nep-mst New Economics Papers
on Market Microstructure
Issue of 2022‒02‒07
four papers chosen by
Thanos Verousis

  1. They Still Haven't Told You By Bruce Knuteson
  2. Limiting Spectral Distribution of High-dimensional Hayashi-Yoshida Estimator of Integrated Covariance Matrix By Arnab Chakrabarti; Rituparna Sen
  3. Financial Intermediaries and the Macroeconomy: Evidence from a High-Frequency Identification By Pablo Ottonello; Wenting Song
  4. Identifying High-Frequency Shockswith Bayesian Mixed-Frequency VARs By Alessia Paccagnini; Fabio Parla

  1. By: Bruce Knuteson
    Abstract: The world's stock markets display a decades-long pattern of overnight and intraday returns seemingly consistent with only one explanation: one or more large, long-lived quant firms tending to expand its portfolio early in the day (when its trading moves prices more) and contract its portfolio later in the day (when its trading moves prices less), losing money on its daily round-trip trades to create mark-to-market gains on its large existing book. In the fourteen years since this extraordinary pattern of overnight and intraday returns was first noted in the literature, no plausible alternative explanation has been advanced. The main question remaining is therefore which of the few firms capable of profitably trading in this manner are guilty of having done so. If any of this is news to you, it is because the people you trust to alert you to such problems still haven't told you.
    Date: 2022–01
  2. By: Arnab Chakrabarti; Rituparna Sen
    Abstract: In this paper, the estimation of the Integrated Covariance matrix from high-frequency data, for high dimensional stock price process, is considered. The Hayashi-Yoshida covolatility estimator is an improvement over Realized covolatility for asynchronous data and works well in low dimensions. However it becomes inconsistent and unreliable in the high dimensional situation. We study the bulk spectrum of this matrix and establish its connection to the spectrum of the true covariance matrix in the limiting case where the dimension goes to infinity. The results are illustrated with simulation studies in finite, but high, dimensional cases. An application to real data with tick-by-tick data on 50 stocks is presented.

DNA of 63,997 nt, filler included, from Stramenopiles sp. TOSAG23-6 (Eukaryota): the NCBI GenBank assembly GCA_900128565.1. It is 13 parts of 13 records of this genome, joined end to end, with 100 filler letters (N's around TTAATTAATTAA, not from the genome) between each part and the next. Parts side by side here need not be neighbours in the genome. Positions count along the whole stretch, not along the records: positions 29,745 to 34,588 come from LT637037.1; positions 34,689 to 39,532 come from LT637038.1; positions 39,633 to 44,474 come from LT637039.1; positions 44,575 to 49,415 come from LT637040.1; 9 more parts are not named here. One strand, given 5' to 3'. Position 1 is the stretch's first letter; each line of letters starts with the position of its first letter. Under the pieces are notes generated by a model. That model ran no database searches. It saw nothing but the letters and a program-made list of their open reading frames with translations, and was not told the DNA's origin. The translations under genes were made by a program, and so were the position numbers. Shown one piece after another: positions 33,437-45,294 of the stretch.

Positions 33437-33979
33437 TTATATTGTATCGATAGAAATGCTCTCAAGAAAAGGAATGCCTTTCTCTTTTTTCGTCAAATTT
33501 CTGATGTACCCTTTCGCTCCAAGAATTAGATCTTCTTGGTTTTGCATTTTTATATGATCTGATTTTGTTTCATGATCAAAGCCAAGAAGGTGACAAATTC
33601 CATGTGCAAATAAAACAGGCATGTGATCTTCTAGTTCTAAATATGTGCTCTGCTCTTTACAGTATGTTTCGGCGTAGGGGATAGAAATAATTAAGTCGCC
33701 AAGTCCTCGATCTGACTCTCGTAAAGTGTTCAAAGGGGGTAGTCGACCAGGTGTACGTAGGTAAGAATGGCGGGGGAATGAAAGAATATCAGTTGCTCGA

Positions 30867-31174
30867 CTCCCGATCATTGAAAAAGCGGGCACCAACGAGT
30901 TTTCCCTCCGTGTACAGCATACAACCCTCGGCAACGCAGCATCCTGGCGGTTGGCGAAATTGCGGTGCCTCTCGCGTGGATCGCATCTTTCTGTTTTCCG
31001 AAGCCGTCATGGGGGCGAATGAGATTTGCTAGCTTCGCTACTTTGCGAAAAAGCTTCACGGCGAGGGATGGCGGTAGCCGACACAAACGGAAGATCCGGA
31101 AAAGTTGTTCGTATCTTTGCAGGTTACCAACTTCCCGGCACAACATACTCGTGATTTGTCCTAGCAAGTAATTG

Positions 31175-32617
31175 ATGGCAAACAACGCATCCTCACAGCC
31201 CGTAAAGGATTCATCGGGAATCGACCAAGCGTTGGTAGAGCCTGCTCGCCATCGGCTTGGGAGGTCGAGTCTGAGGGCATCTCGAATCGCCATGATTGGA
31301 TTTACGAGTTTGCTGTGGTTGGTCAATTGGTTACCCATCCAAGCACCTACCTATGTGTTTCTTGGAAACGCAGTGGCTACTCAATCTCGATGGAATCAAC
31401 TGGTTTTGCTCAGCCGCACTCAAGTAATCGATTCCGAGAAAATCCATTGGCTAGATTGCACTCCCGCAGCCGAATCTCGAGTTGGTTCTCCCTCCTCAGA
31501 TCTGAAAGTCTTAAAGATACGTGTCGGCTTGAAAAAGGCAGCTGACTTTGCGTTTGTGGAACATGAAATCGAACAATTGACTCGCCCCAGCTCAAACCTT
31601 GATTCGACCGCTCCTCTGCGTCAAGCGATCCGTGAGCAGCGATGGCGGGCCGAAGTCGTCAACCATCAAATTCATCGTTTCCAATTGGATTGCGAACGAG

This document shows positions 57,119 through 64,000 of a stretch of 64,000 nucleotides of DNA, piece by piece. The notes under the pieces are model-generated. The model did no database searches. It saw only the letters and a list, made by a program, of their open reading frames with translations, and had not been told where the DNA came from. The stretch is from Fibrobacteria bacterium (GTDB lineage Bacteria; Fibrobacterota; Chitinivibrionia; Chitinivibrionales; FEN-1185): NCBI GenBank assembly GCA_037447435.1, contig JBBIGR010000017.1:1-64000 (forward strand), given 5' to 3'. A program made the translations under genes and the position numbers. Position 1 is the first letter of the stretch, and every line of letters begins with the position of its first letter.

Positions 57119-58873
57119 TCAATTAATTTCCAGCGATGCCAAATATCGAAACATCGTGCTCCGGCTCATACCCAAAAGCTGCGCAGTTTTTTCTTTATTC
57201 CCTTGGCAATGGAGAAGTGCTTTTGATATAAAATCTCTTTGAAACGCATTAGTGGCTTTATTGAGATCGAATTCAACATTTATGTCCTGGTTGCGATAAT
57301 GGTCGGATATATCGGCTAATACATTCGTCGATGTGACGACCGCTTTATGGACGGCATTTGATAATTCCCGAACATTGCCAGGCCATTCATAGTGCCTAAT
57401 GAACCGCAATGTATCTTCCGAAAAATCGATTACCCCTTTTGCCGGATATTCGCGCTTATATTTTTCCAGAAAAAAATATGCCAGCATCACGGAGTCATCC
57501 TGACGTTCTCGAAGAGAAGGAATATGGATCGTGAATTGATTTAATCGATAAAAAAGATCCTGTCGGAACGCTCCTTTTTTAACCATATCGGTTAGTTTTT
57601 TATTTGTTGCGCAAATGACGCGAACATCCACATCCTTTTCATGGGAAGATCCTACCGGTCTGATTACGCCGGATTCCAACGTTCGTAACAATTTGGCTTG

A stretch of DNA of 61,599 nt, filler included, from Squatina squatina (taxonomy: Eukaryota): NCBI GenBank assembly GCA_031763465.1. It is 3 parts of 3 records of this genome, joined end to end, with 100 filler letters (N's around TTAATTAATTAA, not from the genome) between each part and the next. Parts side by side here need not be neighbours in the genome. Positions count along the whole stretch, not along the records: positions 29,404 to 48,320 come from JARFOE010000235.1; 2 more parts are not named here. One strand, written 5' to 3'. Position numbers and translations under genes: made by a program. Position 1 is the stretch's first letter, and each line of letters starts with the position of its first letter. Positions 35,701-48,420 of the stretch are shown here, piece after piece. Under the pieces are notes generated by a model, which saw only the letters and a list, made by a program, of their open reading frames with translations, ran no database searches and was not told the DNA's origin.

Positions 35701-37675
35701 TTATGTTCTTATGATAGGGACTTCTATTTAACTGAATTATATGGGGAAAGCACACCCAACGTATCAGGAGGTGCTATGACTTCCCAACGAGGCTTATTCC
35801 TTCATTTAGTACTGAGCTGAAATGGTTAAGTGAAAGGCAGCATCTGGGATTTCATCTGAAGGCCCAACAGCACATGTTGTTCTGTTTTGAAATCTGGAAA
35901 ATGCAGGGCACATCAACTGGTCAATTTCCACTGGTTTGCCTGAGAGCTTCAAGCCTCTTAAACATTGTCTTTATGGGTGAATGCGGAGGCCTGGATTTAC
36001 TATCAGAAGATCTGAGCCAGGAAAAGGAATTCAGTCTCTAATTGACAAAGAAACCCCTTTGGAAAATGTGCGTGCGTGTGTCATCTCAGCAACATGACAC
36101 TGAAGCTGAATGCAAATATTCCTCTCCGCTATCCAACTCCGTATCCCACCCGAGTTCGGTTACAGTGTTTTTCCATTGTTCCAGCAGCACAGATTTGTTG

Date: 2022–01
  3. By: Pablo Ottonello; Wenting Song
    Abstract: We provide empirical evidence of the causal effects of changes in financial intermediaries' net worth in the aggregate economy. Our strategy identifies financial shocks as high-frequency changes in the market value of intermediaries' net worth in a narrow window around their earnings announcements, based on U.S. tick-by-tick data. Using these shocks, we estimate that news of a 1-percent decline in intermediaries' net worth leads to a 0.2-0.4 percent decrease in the market value of nonfinancial firms. These effects are more pronounced for firms with high default risk and low liquidity and when the aggregate net worth of intermediaries is low.
    JEL: E30 E5 G01 G2
    Date: 2022–01
  4. By: Alessia Paccagnini (University College Dublin and CAMA); Fabio Parla (Bank of Lithuania)
    Abstract: We contribute to research on mixed-frequency regressions by introducing an innovative Bayesian approach. We impose a Normal-inverse Wishart prior by adding a set of auxiliary dummies in estimating a Mixed-Frequency VAR. We identify a high frequency shock in a Monte Carlo experiment and in an illustrative example with uncertainty shock for the U.S. economy. As the main findings, we document a “temporal aggregation bias” when we adopt a common low-frequency model instead of estimating a mixed-frequency framework. The bias is amplified in case of a large mismatching between the highfrequency shock and low-frequency business cycle variables.
    Keywords: Bayesian mixed-frequency VAR, MIDAS, Monte Carlo, uncertainty shocks, macro-financial linkages
    JEL: C32 E44 E52
    Date: 2021–12–29

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